Let me backtrack. As evidence of Mormonism’s debt to Disney, Pareene looks to temple architecture, LDS hymns, and the Hill Cumorah Pageant, which seems a little facile to me. The core aesthetics of two of these Mormon cultural products—temples and hymns—predate Disney by nearly a century, while the Hill Cumorah Pageant’s camp has nearly twenty years on Disneyland’s.  

Technicalities, I know. Even a Gilbert and Sullivan musical or a Dickens novel can be labeled “Disneyesque” in retrospect. And I suppose we can forgive Pareene’s examples and chalk them up to his being a shoddy observer of Mormonism. Heck, we can possibly be thankful that he is not so immersed in Mormon culture that he knows about the Living Scriptures cartoons or those ridiculous Liken the Scriptures musicals, both of which have a truer debt to Mr. Disney than temples or hymns ever will.

The same, by the way, can be said about most Mormon kitsch.

Which brings me to my issue: Is the modern Mormon aesthetic really embodied in Mormon kitsch? Recently, the fellows at Ship of Hagoth have argued that it is—at least to a certain extent—and point Horkheimer and Adorno-like to the mass appeal of low culture and its usefulness to a church with broad missionary aims. The correlation is insightful but a little disheartening. Like them, I wish How Rare a Possession and Man’s Search for Happiness were the Mormon mass culture norm rather than the exception.

At the same time, I wonder if the Mormon masses are ready for a grittier aesthetic. Mormon literature certainly has its share of Mormon cultural grit, from Richard Dutcher’s Brigham City to Todd Robert Petersen’s Family History, but it has never been warmly and widely received by Mormon consumers. Indeed, to date, the best received piece of Mormon cultural grit has been Saturday’s Warrior and its spandex naughtiness.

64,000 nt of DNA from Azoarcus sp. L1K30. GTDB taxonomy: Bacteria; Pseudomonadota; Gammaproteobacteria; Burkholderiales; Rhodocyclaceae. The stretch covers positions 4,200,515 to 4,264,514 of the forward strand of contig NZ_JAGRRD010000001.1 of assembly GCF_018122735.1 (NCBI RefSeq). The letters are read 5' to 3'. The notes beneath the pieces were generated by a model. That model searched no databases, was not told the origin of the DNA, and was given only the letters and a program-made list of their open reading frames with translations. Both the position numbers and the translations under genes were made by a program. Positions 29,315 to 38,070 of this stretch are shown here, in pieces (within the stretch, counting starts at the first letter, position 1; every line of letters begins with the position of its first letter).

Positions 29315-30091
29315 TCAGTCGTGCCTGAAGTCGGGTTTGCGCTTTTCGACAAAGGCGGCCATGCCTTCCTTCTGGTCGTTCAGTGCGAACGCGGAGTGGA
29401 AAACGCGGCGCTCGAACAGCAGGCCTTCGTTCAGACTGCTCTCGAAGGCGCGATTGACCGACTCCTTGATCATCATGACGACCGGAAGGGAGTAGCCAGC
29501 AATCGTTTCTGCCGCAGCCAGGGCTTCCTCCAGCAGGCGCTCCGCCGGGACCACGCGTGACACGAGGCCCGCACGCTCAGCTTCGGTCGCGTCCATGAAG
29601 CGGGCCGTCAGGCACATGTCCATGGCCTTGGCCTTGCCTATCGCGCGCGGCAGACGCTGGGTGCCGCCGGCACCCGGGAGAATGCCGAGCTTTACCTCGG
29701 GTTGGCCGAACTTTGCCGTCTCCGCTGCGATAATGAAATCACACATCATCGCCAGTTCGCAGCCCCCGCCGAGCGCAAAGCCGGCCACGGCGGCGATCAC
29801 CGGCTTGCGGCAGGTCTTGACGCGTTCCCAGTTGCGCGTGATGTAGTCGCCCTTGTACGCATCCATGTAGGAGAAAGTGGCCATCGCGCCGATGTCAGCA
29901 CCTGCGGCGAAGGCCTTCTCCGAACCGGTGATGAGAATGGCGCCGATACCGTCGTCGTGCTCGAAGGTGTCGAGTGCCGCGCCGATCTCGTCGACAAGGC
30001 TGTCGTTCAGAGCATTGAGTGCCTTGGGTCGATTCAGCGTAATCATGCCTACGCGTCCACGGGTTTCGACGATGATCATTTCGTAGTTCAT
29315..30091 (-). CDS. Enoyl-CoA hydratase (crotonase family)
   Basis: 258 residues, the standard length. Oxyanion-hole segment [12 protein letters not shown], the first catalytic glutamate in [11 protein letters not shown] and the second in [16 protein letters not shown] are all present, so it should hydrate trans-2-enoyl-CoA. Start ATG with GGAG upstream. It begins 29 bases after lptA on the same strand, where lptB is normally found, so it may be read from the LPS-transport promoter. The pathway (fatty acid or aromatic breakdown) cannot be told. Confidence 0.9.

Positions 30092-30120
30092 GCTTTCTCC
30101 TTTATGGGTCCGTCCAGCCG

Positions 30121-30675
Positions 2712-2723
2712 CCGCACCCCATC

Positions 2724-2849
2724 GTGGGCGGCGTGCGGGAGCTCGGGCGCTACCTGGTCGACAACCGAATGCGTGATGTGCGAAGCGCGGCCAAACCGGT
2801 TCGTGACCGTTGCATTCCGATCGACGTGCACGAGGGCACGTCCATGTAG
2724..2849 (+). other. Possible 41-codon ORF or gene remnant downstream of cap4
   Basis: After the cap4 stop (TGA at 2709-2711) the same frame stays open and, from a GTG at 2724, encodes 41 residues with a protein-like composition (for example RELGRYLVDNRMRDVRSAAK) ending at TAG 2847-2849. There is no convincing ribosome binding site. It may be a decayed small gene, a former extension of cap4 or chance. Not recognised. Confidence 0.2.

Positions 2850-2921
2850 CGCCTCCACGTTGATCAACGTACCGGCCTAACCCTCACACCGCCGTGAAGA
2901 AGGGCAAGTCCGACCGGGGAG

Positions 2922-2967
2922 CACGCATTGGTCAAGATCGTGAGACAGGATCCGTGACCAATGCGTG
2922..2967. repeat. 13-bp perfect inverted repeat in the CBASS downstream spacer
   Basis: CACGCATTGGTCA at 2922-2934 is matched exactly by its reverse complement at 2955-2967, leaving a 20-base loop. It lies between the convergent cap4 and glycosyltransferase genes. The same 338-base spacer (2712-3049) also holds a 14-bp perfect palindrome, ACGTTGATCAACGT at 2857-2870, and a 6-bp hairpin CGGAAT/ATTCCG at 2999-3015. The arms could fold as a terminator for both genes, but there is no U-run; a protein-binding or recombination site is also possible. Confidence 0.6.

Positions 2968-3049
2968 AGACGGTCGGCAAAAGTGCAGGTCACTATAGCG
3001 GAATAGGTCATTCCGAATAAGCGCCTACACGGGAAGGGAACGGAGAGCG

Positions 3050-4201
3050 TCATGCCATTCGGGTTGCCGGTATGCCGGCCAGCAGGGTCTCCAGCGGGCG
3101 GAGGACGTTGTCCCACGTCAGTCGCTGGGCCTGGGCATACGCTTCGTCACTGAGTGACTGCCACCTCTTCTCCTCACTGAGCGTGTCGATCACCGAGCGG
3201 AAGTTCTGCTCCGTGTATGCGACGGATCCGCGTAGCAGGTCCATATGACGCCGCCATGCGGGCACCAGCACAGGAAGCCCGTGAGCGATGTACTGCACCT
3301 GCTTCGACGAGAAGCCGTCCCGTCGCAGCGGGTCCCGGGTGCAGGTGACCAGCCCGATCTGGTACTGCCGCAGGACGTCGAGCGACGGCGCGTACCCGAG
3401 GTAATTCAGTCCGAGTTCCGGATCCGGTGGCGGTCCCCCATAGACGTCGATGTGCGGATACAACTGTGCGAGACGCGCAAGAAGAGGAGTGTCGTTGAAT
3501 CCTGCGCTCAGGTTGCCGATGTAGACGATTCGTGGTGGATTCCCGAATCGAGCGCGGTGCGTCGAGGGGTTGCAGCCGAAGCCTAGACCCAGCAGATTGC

Unless you count the Book of Mormon, which I think could serve nicely as a model for a grittier faithful realism. Mormons may have a penchant for Disneyesque entertainment, with its superficial peril and happy endings, but they also embrace wholeheartedly a book with more real pathos and tragedy than most of what comes out of Hollywood.

Cultural critics of Mormonism, like Pareene, generally reduce the Book of Mormon to a misreading of Nephite/Lamanite dynamics, dismissing it without reading beyond the few verses in 2 Nephi they use to justify its dismissal. Mormons, likewise, tend to boil the book down to the famous “Pride Cycle” without thinking too much about the grit involved in that cycle. Moroni ends the book hopefully, no doubt, but not without first reminding readers of the cost of hope. “And I, Moroni, will not deny the Christ,” he writes; “wherefore I wander whithersoever I can for the safety of my own life” (Moroni 1:3). Abinadi, along the same vein, boldly affirms the truth of his word while burning to death at the stake.